I have written before about some of the challenges our pool has presented to me over the more than 20 years that I have been our year-round “pool boy”—year-round because we choose to keep our pool open the entire year. Looking back over my old photos, I can always tell a year when the pool frustrated me the most because I will have photos of it turned green (from algae, not for St. Patrick’s Day) or flooded by tremendous rainstorms. In 2018, we had a mustard algae bloom (a dreaded variety for pool owners) that in fact made the pool look like I had died it green.
Surprisingly, looking back at 2020 when the pandemic began, last year was a relatively easy year for me and our granddaughter enjoyed numerous swims with my wife.
But that all changed in 2021 when shortages began to crop up.
First was a shortage of chlorine tablets which was not only a result of the pandemic, but also a fire and explosion at one of the main plants that produces the chlorine for the tablets. Fortunately, last year I bought a big bucket at the end of the season, so this did not impact me until well into the summer.
Next came a shortage of muriatic acid (hydrochloric acid for you non-scientist types out there that might not recognize the connection to the plant explosion) which as any pool owner knows, you use several gallons of it over the season to bring the pH of the pool down. There are more expensive alternatives available but again fortunately, I had bought two gallons at the end of last year.
Our pool went into a deep freeze early this year when we had almost record setting snows and low temperatures for Memphis. But by June, the pool temperature was warm enough for our newest grandson to get his inaugural swim in Mimi’s pool.
Later in June, I first heard about the chlorine shortage and so began to use my chlorine tablets more sparingly. Unfortunately, I became too frugal while out of town and came home to another green pool.
Little did I know last year how fortunate it was that I had loaded up on chemicals at the end of the season by buying extra turbo shock as well. After shocking the pool, I was able to get it looking good again in about four days.
But then I began to notice a little algae growth each morning when I went out to look at the pool. I could brush it and get rid of it but the next day it would be right back. Having just been able to buy one of the last buckets of chlorine tablets, I bumped up the number of tablets to increase the chlorine level. However, even when I bumped up the chlorine level to more than twice the upper end of the recommended range (still safe), I still had daily algae blooms (which should not happen).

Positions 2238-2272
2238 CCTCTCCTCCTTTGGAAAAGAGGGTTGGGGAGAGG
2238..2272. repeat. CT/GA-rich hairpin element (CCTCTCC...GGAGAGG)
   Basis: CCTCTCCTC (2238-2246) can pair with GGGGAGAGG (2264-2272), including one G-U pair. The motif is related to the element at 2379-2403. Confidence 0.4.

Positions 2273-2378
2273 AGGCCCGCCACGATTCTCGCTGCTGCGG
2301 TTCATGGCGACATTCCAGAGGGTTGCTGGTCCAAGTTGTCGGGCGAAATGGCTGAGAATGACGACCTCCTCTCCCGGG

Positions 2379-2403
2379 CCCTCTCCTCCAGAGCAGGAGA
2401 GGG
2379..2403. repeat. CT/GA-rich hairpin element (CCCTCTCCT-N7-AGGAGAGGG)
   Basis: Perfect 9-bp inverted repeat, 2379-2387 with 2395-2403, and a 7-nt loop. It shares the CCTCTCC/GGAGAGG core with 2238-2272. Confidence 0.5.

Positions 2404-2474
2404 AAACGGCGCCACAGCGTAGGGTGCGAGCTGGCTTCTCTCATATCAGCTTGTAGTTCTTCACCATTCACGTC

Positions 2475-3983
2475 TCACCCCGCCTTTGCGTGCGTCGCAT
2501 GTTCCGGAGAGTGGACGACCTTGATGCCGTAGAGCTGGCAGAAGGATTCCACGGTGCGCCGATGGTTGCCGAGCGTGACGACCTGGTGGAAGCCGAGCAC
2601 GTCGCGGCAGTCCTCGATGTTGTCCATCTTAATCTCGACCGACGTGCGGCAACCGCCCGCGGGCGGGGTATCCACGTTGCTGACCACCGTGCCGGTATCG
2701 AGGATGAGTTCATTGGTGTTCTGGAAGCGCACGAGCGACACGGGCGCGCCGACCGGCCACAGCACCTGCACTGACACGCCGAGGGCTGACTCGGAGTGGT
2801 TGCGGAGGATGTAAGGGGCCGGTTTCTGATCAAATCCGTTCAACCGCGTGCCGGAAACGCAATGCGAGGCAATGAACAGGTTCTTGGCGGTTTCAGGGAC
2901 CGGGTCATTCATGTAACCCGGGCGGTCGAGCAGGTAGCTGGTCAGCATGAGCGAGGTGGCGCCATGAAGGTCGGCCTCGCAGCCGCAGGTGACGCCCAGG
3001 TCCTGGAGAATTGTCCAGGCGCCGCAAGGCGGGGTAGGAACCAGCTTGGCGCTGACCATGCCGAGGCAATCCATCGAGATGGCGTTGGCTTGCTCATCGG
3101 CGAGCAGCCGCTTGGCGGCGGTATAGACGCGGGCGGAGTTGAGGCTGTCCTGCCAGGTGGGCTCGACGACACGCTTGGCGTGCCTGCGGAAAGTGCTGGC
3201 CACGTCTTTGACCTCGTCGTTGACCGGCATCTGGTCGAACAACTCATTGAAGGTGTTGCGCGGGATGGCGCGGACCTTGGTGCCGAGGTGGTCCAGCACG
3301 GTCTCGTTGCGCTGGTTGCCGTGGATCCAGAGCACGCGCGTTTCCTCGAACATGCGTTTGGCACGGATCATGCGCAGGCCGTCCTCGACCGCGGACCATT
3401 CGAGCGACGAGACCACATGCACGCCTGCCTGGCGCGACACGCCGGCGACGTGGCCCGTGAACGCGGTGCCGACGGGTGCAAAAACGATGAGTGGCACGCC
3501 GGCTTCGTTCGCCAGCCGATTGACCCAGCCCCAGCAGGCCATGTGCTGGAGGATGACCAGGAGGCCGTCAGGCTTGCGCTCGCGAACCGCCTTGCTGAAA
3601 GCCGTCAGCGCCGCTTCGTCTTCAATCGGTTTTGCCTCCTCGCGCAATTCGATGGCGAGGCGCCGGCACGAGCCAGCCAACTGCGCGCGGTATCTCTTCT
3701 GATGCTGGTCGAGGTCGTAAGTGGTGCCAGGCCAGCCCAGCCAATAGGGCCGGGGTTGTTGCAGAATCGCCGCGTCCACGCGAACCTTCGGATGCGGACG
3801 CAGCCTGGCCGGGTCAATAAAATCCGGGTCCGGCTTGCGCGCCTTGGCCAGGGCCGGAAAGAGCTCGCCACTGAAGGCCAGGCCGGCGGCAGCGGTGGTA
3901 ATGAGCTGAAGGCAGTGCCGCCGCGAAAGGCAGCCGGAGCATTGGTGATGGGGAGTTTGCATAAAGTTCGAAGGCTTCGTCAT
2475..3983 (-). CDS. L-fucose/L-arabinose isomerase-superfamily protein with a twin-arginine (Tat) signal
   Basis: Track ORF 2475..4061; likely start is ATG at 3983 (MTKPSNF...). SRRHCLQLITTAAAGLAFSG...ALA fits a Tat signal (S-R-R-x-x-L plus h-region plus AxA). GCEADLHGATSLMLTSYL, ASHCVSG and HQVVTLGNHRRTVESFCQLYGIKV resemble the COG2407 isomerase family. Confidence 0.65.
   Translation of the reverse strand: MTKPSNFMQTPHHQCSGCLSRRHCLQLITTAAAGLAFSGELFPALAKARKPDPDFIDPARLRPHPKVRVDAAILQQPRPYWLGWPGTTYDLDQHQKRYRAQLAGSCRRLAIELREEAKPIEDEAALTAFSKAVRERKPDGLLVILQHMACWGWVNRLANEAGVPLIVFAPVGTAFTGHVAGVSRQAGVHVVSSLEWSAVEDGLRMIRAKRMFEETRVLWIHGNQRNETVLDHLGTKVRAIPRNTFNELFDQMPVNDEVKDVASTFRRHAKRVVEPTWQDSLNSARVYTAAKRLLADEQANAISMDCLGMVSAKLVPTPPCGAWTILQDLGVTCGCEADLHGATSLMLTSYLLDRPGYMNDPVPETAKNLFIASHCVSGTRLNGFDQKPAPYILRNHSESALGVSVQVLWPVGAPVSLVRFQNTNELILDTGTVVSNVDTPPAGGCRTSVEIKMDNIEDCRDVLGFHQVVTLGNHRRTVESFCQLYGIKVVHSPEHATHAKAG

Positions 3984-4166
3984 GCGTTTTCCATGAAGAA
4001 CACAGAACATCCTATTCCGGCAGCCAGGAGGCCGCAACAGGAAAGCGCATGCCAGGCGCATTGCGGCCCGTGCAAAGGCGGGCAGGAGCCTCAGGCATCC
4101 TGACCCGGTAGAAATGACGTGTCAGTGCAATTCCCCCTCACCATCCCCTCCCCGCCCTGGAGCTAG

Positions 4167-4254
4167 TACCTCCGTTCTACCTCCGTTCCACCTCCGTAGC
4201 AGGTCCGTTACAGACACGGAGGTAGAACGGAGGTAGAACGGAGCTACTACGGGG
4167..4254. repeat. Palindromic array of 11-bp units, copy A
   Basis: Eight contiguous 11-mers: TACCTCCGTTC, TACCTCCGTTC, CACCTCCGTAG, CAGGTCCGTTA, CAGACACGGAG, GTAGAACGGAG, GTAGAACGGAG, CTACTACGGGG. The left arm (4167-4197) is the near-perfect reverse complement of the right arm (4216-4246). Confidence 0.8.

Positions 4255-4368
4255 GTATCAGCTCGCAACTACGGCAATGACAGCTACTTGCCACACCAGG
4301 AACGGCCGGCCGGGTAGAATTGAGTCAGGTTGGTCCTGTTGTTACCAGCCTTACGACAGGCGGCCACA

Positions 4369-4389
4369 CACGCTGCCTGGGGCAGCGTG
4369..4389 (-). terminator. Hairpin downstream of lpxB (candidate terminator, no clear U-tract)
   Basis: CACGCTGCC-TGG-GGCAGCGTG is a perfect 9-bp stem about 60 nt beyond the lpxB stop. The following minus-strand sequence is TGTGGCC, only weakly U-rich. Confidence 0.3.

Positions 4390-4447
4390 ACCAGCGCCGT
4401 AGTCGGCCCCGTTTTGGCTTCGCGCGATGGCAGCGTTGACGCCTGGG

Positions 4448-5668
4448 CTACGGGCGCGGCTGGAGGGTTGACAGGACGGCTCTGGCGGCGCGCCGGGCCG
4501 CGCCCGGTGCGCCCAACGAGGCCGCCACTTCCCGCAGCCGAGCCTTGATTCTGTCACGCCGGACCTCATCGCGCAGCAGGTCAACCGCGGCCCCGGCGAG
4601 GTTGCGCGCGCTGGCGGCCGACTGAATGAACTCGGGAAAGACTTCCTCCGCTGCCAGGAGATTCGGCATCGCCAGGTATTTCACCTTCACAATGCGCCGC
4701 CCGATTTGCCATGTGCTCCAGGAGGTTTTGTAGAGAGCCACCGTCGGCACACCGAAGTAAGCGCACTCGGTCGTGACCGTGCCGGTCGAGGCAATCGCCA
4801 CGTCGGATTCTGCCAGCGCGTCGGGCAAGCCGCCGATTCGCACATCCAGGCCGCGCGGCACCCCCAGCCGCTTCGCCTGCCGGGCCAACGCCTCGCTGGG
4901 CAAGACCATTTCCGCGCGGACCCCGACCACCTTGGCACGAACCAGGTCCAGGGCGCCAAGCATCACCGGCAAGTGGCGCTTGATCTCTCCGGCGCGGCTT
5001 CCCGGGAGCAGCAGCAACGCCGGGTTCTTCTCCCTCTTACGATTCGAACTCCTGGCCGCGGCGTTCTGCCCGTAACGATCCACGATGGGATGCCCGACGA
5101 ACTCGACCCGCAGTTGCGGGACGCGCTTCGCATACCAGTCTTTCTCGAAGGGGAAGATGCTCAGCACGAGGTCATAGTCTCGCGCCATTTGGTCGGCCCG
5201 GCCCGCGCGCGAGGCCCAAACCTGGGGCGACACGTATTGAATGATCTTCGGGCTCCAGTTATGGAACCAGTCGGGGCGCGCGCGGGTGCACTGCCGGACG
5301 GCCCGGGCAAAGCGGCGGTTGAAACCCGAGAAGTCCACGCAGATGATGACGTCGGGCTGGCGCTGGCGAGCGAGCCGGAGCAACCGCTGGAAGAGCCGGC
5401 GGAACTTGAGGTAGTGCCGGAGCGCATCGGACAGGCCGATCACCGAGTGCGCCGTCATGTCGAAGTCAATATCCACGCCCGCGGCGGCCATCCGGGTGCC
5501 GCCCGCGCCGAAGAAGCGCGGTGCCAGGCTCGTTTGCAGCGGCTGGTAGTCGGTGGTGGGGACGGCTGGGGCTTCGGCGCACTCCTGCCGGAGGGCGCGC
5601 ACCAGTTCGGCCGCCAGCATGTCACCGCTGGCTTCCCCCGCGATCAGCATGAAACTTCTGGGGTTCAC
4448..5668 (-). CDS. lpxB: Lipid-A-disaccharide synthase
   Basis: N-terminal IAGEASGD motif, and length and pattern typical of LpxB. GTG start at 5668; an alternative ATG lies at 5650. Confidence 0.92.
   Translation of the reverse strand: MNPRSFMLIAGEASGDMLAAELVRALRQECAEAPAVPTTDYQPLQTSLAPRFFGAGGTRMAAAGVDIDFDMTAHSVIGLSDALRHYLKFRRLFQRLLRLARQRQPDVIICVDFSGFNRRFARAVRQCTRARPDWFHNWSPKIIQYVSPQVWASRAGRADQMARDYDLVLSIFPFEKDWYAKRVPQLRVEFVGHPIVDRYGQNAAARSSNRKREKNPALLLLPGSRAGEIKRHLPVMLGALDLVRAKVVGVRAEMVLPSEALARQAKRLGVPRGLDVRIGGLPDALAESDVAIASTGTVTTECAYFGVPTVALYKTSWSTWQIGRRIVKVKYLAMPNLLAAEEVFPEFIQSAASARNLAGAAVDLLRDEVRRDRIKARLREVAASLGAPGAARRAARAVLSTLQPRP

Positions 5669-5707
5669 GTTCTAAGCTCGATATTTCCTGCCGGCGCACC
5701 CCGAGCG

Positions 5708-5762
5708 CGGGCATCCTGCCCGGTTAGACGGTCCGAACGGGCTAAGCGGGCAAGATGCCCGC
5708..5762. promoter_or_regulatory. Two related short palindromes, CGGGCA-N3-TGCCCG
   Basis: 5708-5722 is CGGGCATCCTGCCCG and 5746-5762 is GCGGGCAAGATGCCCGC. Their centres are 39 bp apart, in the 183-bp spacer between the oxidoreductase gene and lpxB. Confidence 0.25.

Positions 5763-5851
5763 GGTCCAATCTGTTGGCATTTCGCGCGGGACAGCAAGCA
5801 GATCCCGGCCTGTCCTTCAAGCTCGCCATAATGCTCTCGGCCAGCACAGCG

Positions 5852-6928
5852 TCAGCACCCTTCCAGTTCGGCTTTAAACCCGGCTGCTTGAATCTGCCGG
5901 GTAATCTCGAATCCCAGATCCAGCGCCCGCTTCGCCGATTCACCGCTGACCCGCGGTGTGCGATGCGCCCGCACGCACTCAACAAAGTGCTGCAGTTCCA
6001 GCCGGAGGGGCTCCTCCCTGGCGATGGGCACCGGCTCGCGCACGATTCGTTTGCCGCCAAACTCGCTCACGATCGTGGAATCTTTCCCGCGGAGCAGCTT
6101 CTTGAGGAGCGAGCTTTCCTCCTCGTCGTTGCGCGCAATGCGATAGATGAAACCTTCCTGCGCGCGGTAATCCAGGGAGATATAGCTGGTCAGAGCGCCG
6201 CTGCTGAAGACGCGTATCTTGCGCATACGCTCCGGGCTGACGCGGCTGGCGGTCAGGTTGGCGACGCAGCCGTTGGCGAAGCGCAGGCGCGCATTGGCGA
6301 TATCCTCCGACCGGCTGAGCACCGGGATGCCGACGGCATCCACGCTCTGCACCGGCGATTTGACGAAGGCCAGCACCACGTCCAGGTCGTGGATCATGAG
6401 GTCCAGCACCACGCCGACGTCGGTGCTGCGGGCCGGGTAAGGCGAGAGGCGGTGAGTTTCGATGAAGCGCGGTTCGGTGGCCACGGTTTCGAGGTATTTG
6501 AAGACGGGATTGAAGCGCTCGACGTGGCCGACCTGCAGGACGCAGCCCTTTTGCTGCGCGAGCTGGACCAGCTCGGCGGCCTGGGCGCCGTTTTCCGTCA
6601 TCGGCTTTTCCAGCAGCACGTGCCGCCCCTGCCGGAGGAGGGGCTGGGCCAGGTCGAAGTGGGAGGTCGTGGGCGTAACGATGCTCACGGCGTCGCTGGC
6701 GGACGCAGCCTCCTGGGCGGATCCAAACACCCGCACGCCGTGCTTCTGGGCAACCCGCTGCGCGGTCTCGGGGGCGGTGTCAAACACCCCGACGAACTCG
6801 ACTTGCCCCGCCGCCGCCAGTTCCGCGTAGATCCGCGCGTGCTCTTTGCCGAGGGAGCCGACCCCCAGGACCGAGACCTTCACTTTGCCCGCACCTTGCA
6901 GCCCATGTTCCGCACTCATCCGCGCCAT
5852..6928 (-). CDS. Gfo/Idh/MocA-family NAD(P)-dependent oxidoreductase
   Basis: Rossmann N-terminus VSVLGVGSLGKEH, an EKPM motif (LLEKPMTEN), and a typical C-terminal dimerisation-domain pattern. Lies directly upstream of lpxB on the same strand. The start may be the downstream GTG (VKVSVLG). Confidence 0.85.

I realized I was not dealing with your average run of the mill algae and after double and triple shocking without much effect, I was convinced I had mustard algae again.
When I went to the pool store, I learned that many people had been having the same issue and I fortunately managed to snag the last two pouches of special treatment just for this type (argh, another shortage).
The interesting thing about this chemical is it turns your pool water white making it look like your filled up the pool with milk (Got Milk?). This is the pool after being treated in 2018…
…and again, this year confirming the culprit.
Mustard alga is so hard to get rid of that you have to throw everything that has been in contact with the water into the pool during the treatment as the algae can survive outside the pool (nasty stuff). That is why the vacuum hose, long pole and all the pool toys are enjoying the treatment as well. It normally takes a few days for the dead algae to fall out and sink to the pool bottom. We were just about to head out of town, so I left the pool looking like this 48-hours after treating it.
When we returned, the pool water was crystal clear, but I had a huge amount of dead white algae on the bottom. It took a couple of times of vacuuming before our pool finally looked this good at which point, I also had to clean the filters.
Since with this type of dead alae, you have to vacuum to waste I dramatically diluted down my chemicals having to add extra water to replace what I vacuumed out. So, the day I went to get water tested again to see what chemicals I needed to add, I experienced another shortage.
The pool store had just run out of the spin disks they use to perform a multitude of chemical tests on your water sample and had no idea when any would be available. They did offer a limited “dip stick” test which is much less precise, difficult to judge by the slight color variations from one reading to another (e.g., Alkalinity of 40 versus 80) and only covers a few parameters.
So, one more pool supply shortage to deal with. But at least, I am rid of that bad mustard alga and with a stock of tablets, I can hopefully keep our pool in good swimming shape for the rest of the season. But next year, for the first time in many years, I am seriously considering hiring a pool company to take care of our pool. That way I can sit here and enjoy the pool instead of being on the front line of pool cleaning and maintenance. I’ll let you know how it goes.